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Polls Close In Thailand's Election


Voters went to the polls today in Thailand. It's that country's first election since the 2014 military coup. The current prime minister and army chief who led that coup is attempting to retain power. For more, we're joined by reporter Michael Sullivan in Bangkok.

Hey, Michael.


GARCIA-NAVARRO: All right. So what's the scene been like at the polls? What have you heard from voters?

SULLIVAN: Lots of different things in lots of different places - I went to a polling station this morning in an upmarket area of Bangkok. And not surprisingly, many people I spoke to there said they want the coup leader, Prayut Chan-o-cha, to stay. They like the stability that the military government has provided. And they want him to continue. Now, a small number of people in that same district actually expressed some admiration and said they were voting for a new player on the scene, a 40-year-old billionaire who started a new party called Future Forward. And they like his policies. He's anti-military. And he's not like one of the old parties. And that's something that a lot of younger voters like. And there's 7 million young voters voting for the first time in this election.

GARCIA-NAVARRO: Any idea how this is going to play out?

SULLIVAN: Well, I went to a - some other polling stations in other parts of Bangkok. And those were in more working-class districts. And, you know, support for the party of the deposed prime minister Thaksin Shinawatra was high in those places. So it's too early to tell what the result is going to be. It's too early to tell if Prayut is going to win and become prime minister again or if the opposition can manage to cobble together some kind of a coalition government to oppose him.

GARCIA-NAVARRO: As we mentioned, Thailand's been under military rule. This is the first time that they are actually being able to exercise their sort of democratic rights. How is that being received?

SULLIVAN: Very well - I mean, people have been frustrated because they say that the books have been cooked on this one, that the coup leaders have done everything they can to try to stay in power. For example, there's this 250-seat Senate that's going to be entirely appointed by the military. But at the same time, these people are frustrated. They haven't been able to vote. The last vote was seven years ago. This is the - it's been five years since the coup. This election has been repeatedly delayed while the military gets its ducks in order. And so people were happy to come out today. But there was also apprehension because a lot of people said even though they like the idea of voting, they sort of felt that if it didn't go the military's way, that the military would try to do something to remain in power either way.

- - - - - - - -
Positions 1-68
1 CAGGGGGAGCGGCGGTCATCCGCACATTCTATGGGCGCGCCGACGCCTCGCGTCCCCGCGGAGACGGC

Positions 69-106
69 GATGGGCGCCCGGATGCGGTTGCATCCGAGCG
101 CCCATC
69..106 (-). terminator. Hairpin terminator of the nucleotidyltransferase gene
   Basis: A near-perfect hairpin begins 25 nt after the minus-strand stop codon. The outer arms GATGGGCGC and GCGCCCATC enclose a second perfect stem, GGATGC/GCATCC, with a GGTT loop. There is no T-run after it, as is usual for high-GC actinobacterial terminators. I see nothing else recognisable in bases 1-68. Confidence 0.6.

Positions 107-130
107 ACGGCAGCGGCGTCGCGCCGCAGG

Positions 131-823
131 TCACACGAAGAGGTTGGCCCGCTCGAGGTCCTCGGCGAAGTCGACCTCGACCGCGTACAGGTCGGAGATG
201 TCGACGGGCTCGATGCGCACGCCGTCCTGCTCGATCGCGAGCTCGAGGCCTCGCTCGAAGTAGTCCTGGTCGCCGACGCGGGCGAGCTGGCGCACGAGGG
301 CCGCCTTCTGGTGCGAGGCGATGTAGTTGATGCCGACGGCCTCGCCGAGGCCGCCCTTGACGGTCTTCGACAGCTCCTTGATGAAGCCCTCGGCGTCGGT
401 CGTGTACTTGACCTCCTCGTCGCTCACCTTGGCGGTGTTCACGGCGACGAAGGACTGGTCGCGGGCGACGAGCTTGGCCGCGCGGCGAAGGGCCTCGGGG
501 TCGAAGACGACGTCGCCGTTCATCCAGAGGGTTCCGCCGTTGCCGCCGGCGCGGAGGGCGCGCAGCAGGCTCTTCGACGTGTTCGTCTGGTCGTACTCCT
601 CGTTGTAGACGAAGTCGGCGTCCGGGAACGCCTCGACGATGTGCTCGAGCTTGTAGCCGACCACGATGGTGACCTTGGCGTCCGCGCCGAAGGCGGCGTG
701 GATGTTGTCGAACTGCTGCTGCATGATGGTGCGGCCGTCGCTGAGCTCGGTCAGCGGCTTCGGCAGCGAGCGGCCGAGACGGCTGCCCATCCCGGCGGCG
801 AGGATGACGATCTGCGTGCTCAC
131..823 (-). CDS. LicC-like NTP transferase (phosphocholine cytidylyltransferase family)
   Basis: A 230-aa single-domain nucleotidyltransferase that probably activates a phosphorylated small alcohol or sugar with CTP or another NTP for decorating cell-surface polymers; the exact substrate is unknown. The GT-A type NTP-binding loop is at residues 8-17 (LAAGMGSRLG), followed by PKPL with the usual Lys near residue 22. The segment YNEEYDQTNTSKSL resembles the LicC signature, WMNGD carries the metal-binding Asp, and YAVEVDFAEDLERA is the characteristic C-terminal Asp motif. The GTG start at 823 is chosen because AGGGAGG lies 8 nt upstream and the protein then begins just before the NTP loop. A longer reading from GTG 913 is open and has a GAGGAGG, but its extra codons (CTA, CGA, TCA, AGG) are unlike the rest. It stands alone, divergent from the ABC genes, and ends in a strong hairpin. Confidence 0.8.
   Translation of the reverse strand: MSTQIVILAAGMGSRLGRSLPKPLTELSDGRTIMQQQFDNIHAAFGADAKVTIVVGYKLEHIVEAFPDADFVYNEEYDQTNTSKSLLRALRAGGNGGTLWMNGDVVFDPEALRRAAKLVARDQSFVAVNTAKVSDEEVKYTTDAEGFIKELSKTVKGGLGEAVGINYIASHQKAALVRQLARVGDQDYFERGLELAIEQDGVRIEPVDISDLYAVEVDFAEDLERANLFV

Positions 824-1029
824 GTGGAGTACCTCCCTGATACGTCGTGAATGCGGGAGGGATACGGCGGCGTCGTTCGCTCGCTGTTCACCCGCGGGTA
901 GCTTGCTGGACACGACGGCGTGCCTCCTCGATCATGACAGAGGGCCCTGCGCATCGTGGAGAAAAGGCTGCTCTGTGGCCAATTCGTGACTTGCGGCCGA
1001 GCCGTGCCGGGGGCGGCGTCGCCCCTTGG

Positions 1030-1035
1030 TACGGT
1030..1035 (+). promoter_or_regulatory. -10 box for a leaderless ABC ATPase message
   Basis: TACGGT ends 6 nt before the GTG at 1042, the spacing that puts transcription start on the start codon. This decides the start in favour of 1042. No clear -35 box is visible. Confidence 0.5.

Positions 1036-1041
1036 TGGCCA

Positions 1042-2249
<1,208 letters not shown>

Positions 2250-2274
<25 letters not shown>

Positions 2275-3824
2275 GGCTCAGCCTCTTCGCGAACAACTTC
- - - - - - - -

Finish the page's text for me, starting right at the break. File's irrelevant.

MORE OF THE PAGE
GARCIA-NAVARRO: And just briefly, what are people voting about? What are the issues that are motivating them?

SULLIVAN: For a lot of people, it's a simple question of economics. They like the fact that the military has kept things quiet. There's been peace and quiet here because, you know, before, there were lots of street demonstrations. There was violence. That's why the military said it had to step in. But a lot of people are really, really frustrated at the idea that the military has been in power for five years and has now tried to engineer this election so that they remain in power either behind the scenes or upfront for who knows how long.

GARCIA-NAVARRO: So with that being the case and a lot of questions about how legitimate this election will be, what are you hearing?

SULLIVAN: There are some allegations of irregularities coming from both sides. So we haven't really seen anything. And we have early exit polling results that show the race is just too close to call right now. We don't know yet.

GARCIA-NAVARRO: That's Michael Sullivan in Bangkok. Thank you so much.

SULLIVAN: You're welcome, Lulu.

(SOUNDBITE OF FOUR TET'S "CIRCLING") Transcript provided by NPR, Copyright NPR.

Michael Sullivan is NPR's Senior Asia Correspondent. He moved to Hanoi to open NPR's Southeast Asia Bureau in 2003. Before that, he spent six years as NPR's South Asia correspondent based in but seldom seen in New Delhi.